Regional Reviews: San Francisco
A Rip Roaring Production of Meredith Willson's The Music Man
The Diablo Light Opera Company is currently presenting a rip-roaring, joyous production of Meredith Willson's The Music Man. The company is celebrating the 50th anniversary of the Broadway musical by pulling out all stops. Diablo Light Company is one of the most accomplished regional theatre organization in the Bay Area, and year after year since 1959 they have presented top-flight Broadway musicals with great voices, excellent sets and a full first-rate orchestra.
The Music Man has always been a personal favorite of mine. It is one of the best musicals of the 20th century with an almost perfect plot, music and dance. I first saw this gem during the winter of 1957 at the Majestic Theatre with Robert Preston as "Professor" Harold Hill and Barbara Cook as Marian the Librarian. The musical won six Tony Awards, including Best Musical. I had the great privilege of working on the Warner Brothers film of 1962 which brought the talents of Robert Preston to the screen, along with Shirley Jones playing Marian. Since that time I have seen the City Center revival with Dick Van Dyke and Meg Bussert during the summer of 1980 and the 2001 revival at the Neil Simon Theatre with Craig Bierko playing "Professor" Hill and Rebecca Lucker as Marian.
ABC did a television film in 2003 with Matthew Broderick and Kristin Chenoweth in the lead roles. The musical has been a perennial favorite of regional and community theatre companies and high schools for years. This is a show that lifts the soul when performed with fresh energy, and the Diablo Civic Light Opera Company does just this.
Director Sue Ellen Nelson has assembled great singers and dancers, while choreographer Kate Leland has devised excellent dances on the style of Onna White, the choreographer for the original production and the Warner Brothers film. From the rat-tat-tat opening number of "Rock Island" through the very end, the director and choreographer, along with an orchestra under the direction of Cheryl Yee Glass, capture the rhythm of Willson's celebrated musical.
Admittedly, there are some minor problem points, such as the ending, when the young folks all dressed up in their shiny red and gold outfits should have been given more time on stage. The orchestra could have played an off-note Chopin's "Minute Waltz" rather then the contradiction of sounds coming from the band. However, that should not distract anyone from enjoying this lively musical.
Talented young Rena Wilson is outstanding as Marian. She is delightful with a soaring soprano voice and makes a brilliant transition from old maid to passionate woman. Her renditions of "Goodnight, My Someone" and "My White Knight" are bell clear. Keith Barlow does not channel Robert Preston or Craig Bierko as Harold Hill, but is more like Matthew Broderick. He has a strong voice that is particularly effective in "Trouble" and does a great rendition of "Marian the Librarian," especially when drawing out those title words. He explodes with his mellifluous voice in "Seventy Six Trombones."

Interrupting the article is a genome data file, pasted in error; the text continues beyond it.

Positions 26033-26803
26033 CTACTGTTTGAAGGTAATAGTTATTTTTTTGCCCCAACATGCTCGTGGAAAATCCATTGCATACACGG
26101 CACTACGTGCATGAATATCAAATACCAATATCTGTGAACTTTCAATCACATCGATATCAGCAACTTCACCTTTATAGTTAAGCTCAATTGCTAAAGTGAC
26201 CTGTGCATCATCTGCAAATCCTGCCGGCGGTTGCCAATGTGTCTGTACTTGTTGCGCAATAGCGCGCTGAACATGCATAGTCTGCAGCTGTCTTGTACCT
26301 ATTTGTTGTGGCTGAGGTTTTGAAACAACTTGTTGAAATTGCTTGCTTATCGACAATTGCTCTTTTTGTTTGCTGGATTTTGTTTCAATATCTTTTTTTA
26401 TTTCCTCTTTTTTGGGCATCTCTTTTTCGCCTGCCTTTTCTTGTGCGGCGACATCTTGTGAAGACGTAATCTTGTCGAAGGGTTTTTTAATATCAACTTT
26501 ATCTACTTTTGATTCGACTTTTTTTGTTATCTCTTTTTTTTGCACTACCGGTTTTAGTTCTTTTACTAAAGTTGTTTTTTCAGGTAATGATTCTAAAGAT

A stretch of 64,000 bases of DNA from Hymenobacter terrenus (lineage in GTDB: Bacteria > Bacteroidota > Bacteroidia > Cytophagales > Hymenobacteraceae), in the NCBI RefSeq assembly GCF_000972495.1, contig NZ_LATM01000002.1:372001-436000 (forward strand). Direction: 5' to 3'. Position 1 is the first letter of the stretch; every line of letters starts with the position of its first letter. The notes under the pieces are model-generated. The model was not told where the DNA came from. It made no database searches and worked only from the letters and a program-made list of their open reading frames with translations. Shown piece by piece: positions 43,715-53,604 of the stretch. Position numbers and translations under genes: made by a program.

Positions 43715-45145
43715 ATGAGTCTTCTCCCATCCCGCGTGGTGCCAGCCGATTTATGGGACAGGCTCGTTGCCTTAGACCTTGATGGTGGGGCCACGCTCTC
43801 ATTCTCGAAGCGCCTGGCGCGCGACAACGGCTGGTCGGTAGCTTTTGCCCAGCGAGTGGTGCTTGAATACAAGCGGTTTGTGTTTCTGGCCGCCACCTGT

Joan Evans makes a fine Mrs. Paroo with lilting Irish accent and high tone voice. Lisping Winthrop played by Nathan Baum (alternating with David Kahawaii) brings down the house with "Gary, Indiana." Olivia Hytha (alternating with Daphne Ford) is charming as Amaryllis and has nice vocal cords dueting with Wilson on "Goodnight, My Someone."
Warren McClure is a real hoot as Mayor Shinn while Kristine Ann Lowry gives a wonderful performance as as wife Eulalie Shinn. Her Grecian urn number is a great bit of camp. Will Skrip as the rebellious Tommy is a tad too old to be playing a high school student, but he is successful in giving the essence of a teenager. His moves in the dance are very good. As Gracie Shinn, Paige Bartholomew has lovely graceful moves in the dance numbers.
The "Pickalittle" ladies, consisting of featured singers Margaret Bartholomew, Lindsay Levin and Sheri Pearl accompanied by Tammy Nishimura, Linda David, Kathy Ferber and Sue Williams, are winning in their songs. Ewart Dunlop, Oliver Hix, Jacey Squires and Olin Britt are harmoniously perfect in "Lida Rose." Michael Wells also gives a creditable portrayal of the salesman with the heavy suitcase containing an anvil.
Choral work on the part of the 46 members of the cast is outstanding in "Trouble" and "The Wells Fargo Wagon." The young dancers in "Marian the Librarian" are terrific and the precision is perfect. I only wish there were more dancing in the "Shipoopi" number since it is the truncated version of the Broadway and film version. The orchestra under the direction of Cheryl Yee Glass is right on the mark.
Set Designer Ed Gallagher used rented sets, but the beginning of the musical set that takes place on the train is very impressive. The town square set is also very good. Director Sue Ellen Nelsen keeps the action moving smoothly even when some of the numbers are in front of the painted curtain while the bigger sets are moved.
Music Man plays through May 6th at the Dean Lesher Center for the Arts, 1601 Civic Drive, Walnut Creek. Tickets can be obtained by calling 925-943-7469 or on line at www.leashercenter.org.